Rescuing the last Jews of Aleppo

Story highlights

  • Years of war had left only one small Jewish family in the northern Syrian city
  • An Israeli-American businessman worked with rebels to spirit them out
  • The Jewish Agency calls the businessman "dangerous" and a "vigilante"

The names of the "Halabi" family have been changed to protect their identities and the identities of those who helped them in Syria.

(CNN)The plan to rescue the last Jews of Aleppo was hatched in Brooklyn during the waning days of summer.

Two months later, in a white minibus commandeered by pro-Western Syrian rebels, the Halabi family whizzed from Syria into Turkey in the dark of night.
But the journey to that point was difficult -- and getting them out of war-torn Syria did not turn out to be the end of the story.
    Mariam Halabi, 88, was born and raised in Aleppo. She had never wanted to leave her homeland before.
    Regime, rebel and two different Islamist factions are fighting for control of Aleppo
    In fact, she and her small family had never left Syria before. They didn't even have passports.
    But practicing her faith through years of civil war, without regular kosher supplies, praying in secret, was taking its toll on Mariam.
    Friday night Shabbat dinners continued through gun battles and airstrikes, but in the fourth year of the war, she became a vegetarian after kosher meat from Turkey ran out.
    Worried for his family, Mariam's U.S.-based son Eli wanted his mother and sisters Gilda and Sarah out.
    But when the time came to leave, even Mariam and her daughters did not know the plan.

    Making connections, seeking help

    Eli, Mariam's only son, moved to Brooklyn in 2005, long before the start of the civil war in his homeland.
    Like many others coming to the United States, he wanted to chase the American dream: a better life and more money.
    After a decade of separation and news of barrel bombs dropped on his hometown by the Syrian regime, Eli contacted his rabbi.
    Mariam Halabi was born and raised in Aleppo and had never left Syria before.
    The rabbi had heard of an Israeli-American businessman who had been in and out of Syria since the revolution began.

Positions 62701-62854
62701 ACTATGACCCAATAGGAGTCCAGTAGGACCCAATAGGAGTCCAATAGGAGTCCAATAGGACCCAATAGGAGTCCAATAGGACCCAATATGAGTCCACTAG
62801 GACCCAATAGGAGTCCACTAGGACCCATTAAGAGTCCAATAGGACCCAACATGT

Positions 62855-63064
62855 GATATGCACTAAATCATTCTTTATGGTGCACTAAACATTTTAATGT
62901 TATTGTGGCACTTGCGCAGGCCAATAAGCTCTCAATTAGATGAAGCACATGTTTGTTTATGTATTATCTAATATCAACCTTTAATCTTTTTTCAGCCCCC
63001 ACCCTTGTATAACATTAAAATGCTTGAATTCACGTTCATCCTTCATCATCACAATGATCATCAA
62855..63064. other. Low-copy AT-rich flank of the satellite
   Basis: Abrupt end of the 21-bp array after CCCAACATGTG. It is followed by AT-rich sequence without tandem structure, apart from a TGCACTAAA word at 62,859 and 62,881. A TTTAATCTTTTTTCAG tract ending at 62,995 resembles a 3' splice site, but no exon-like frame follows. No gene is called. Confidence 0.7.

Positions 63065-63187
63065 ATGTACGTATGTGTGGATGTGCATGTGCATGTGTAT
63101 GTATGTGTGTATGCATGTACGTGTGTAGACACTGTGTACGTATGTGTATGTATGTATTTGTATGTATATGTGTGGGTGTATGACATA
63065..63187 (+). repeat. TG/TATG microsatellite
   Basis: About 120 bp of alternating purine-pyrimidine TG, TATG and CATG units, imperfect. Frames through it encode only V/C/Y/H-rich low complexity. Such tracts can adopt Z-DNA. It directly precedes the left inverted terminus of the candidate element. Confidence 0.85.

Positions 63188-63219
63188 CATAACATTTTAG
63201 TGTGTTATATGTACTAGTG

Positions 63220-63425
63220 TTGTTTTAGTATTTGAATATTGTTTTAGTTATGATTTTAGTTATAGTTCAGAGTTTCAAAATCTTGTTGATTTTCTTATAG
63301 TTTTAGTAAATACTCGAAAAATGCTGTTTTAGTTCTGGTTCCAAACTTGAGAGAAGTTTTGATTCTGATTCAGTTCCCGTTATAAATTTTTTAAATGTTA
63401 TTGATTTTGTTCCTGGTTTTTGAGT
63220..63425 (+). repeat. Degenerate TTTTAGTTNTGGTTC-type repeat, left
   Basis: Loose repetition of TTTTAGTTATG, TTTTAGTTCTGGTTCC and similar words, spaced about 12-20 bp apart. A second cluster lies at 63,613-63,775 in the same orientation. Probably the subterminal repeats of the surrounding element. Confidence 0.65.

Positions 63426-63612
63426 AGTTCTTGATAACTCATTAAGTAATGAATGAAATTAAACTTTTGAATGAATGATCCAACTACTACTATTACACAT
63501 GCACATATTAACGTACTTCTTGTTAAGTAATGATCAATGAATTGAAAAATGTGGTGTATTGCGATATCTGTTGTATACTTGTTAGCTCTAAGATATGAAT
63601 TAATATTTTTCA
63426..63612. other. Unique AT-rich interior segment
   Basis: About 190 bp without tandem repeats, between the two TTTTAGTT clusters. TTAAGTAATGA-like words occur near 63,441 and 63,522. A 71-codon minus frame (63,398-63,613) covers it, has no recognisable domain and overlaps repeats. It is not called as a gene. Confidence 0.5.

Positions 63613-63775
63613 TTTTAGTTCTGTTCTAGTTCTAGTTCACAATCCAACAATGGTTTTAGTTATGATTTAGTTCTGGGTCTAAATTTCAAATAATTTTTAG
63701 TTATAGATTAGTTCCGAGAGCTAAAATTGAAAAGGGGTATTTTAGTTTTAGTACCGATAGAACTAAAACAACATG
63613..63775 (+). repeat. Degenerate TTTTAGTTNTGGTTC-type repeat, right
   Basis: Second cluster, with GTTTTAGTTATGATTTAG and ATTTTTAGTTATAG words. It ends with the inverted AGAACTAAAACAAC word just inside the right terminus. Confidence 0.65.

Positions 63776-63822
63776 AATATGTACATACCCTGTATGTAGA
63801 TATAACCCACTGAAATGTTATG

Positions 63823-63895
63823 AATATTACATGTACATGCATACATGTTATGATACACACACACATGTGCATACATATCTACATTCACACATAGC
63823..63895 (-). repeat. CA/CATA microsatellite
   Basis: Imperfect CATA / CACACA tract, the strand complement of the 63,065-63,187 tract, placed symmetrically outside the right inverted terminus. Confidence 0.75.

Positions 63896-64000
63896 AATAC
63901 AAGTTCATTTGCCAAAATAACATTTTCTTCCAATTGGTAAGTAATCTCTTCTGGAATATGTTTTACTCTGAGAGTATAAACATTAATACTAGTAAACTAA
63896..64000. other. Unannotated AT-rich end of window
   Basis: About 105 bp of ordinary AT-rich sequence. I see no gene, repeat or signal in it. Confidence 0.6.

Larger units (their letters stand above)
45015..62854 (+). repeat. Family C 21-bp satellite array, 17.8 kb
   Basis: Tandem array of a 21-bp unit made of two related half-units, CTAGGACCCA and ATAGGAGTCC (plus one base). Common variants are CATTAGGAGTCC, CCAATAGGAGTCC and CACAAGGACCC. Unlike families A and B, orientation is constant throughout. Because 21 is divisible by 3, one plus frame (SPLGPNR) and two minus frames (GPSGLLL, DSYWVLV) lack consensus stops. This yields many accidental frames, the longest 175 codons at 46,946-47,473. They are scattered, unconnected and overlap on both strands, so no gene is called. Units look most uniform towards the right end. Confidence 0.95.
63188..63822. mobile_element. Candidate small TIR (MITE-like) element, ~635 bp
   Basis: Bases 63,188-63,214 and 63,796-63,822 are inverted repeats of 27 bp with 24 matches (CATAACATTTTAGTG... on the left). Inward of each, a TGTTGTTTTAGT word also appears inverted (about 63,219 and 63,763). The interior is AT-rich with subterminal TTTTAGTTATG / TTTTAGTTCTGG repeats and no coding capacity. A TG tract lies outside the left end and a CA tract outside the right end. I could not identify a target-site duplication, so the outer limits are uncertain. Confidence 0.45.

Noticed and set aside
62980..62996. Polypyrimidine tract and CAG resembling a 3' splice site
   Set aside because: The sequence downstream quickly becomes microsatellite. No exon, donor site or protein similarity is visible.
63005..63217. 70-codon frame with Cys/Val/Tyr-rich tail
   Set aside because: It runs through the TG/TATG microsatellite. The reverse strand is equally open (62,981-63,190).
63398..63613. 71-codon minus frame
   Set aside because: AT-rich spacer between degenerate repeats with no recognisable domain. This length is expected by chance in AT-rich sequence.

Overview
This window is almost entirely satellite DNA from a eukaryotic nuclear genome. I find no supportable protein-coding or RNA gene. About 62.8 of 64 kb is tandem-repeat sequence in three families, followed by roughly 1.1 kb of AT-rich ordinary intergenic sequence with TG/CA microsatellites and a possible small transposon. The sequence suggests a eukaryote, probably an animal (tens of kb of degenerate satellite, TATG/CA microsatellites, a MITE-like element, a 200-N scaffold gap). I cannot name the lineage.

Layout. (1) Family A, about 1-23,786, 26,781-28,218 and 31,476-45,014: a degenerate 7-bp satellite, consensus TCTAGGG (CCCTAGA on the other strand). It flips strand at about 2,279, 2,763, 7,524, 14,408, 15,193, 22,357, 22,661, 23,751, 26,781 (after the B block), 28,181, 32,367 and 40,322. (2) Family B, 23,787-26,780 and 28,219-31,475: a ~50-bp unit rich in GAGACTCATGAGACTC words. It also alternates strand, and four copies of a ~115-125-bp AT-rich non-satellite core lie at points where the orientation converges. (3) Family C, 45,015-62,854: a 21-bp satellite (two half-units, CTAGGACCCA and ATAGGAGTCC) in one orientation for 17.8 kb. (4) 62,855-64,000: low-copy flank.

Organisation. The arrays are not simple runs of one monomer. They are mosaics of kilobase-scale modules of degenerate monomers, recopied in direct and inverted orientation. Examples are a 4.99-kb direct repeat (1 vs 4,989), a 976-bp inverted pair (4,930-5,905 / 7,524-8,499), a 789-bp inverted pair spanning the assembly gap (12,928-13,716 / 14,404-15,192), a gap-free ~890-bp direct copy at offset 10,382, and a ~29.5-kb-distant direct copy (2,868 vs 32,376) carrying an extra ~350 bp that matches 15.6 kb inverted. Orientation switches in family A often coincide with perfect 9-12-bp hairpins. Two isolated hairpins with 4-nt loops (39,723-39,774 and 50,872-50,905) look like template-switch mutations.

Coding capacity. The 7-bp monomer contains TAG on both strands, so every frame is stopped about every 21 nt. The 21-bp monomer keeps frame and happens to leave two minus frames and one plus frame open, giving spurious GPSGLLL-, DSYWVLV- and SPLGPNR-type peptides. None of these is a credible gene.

He arranged for Eli to meet the businessman, Moti Kahana.
    Gregarious and outspoken, Kahana was willing to help.
    "I had helped another family before this one so I knew this was a possibility," Kahana said.
    This time the plan was more complicated though.
    Not only were the moderate Free Syrian Army rebels and the Syrian regime operating in Aleppo, by late 2015, the so-called Islamic State and al Qaeda-linked Jabahat al-Nusra were also encroaching.
    The journey out would have to be winding and dangerous.
    And Kahana wanted to send the Halabi family to Israel -- but did not think it was safe to tell them that.
    "The word Israel could not be mentioned to anyone inside Syria," Kahana said, "so we could not tell them about the precise plan."

    Syria to Turkey to Israel

    To further complicate the operation, Gilda was married to a Syrian Muslim man with three children from a previous marriage. Getting four Muslims to Israel was not an easy feat, Kahana thought, but that would have to be dealt with once the family was out of Syria.
    The plan itself was simple: get the family passports, get them in a van, and get them to Turkey.
    The Jewish Agency, a nonprofit that organizes "aliya,"or immigration of Jews to Israel from around the world, was to take charge of the family journey once they reached Istanbul.
    Neither Eli nor Kahana could get to Syria, so they worked with moderate Syrian rebels in the city.